By Dan Haley
Odds and ends with some a bit odder than others:
Mandela Drive: I actively like State Rep. La Shawn Ford's idea that Cicero Avenue be renamed to honor Nelson Mandela. Ford floated the idea just after the death of the remarkable political leader and activist from South Africa.
Of course there is pushback. It comes especially to Ford's optimistic and certainly overstated hope that honoring Mandela by christening a street which runs through tough city neighborhoods might inspire some who live along Cicero Avenue to take on some of Mandela's belief in reconciliation and forgiveness.
So to those who want their politicians hard-boiled and without aspirations for their neighborhoods, cluck away. I like Ford's belief in hope and change and admire it all the more in a man who is, as critics have pointed out, under indictment by the feds and will go on trial in 2014.
I've said it before: La Shawn Ford is not like other Chicago politicians. He deals with tough issues. He is actively visible and engaged on the West Side and in Oak Park. And he operates with an idealism and a pragmatism that we could use much more of in our public life.
Finally, we name things — streets, schools, highways — both to honor people we admire and to reflect virtues we want to promote in our lives. So to those who object to Nelson Mandela Drive, are you ready to give back the bountiful honors accorded John Kennedy and Ronald Reagan, Richard Daley and, of course, Casimir Pulaski? Didn't think so.
Then there's Ike Carothers: Someone handed me a campaign piece for Ike Carothers. He's running for the Democratic nomination for Cook County board from Oak Park and the West Side in the March primary. If you like your pols connected and greased, then you'll like Ike. Just back from prison having pled guilty and been convicted of having his house fixed up — $40,000-worth — in exchange for zoning changes on a giant development up in North Austin, Carothers is looking for a new payday.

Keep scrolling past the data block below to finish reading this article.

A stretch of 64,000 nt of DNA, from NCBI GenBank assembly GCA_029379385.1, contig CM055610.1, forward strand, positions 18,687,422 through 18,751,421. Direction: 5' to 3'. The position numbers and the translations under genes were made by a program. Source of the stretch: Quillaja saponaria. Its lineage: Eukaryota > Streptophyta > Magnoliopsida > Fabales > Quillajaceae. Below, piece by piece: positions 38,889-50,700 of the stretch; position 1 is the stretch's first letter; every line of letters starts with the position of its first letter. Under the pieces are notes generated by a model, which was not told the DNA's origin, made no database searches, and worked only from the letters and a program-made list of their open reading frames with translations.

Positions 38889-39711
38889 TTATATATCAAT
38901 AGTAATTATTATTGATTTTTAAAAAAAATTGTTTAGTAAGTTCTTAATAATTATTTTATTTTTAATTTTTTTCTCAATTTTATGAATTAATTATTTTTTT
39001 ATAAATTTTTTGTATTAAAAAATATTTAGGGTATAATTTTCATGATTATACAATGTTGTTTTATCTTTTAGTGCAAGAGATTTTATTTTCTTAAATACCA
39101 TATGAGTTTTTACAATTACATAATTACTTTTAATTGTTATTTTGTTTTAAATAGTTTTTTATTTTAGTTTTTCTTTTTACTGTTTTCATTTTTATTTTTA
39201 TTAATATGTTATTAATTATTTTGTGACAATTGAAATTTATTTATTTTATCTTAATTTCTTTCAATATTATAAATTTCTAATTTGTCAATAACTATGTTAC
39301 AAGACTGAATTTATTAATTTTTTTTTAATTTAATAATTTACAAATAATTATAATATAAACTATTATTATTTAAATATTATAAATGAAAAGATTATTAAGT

His flyer notes that he is compassionate, a visionary leader/advocate and a "dedicated former public servant who comes from a legendary political family." Somehow fails to mention that Ike and his legendary father, William, both went to the hoosegow on corruption convictions tied to their time in public office.
There are other candidates in this race, thankfully.
Harmon and pensions: State Sen. Don Harmon, Oak Park's very own, finally came through on his promise that the inert state legislature would pass substantive pension reform that would set Illinois on a more sustainable financial footing. Last week the legislature did that, Harmon helped, and credit is deserved.
Would note that the reform passed with a combination of Democratic and Republican support and, locally, notable Democratic opposition. Joining Harmon on the right side of history was State Rep. Chris Welch. Not a fan of Welch, but he has been right recently on pensions and gay marriage and he gets credit for those votes.
Getting no credit are La Shawn Ford, Camille Lilly and Kimberly Lightford, who all voted against pension reform. This was one of the critical votes this trio will ever make and they were flat-out wrong.
Very quickly: Evanston is Oak Park's parallel universe. We've got Lake and Forest. They've got 708 Church St. High-rise. Long-delayed. Questions of ownership of the site. Public opponents. Plan commissions. Requests for extensions. We are not alone.
Strictly personal: So many words of kindness and support for our family after the column two weeks back about Mariah's battles. Our thanks.
Answer Book 2017
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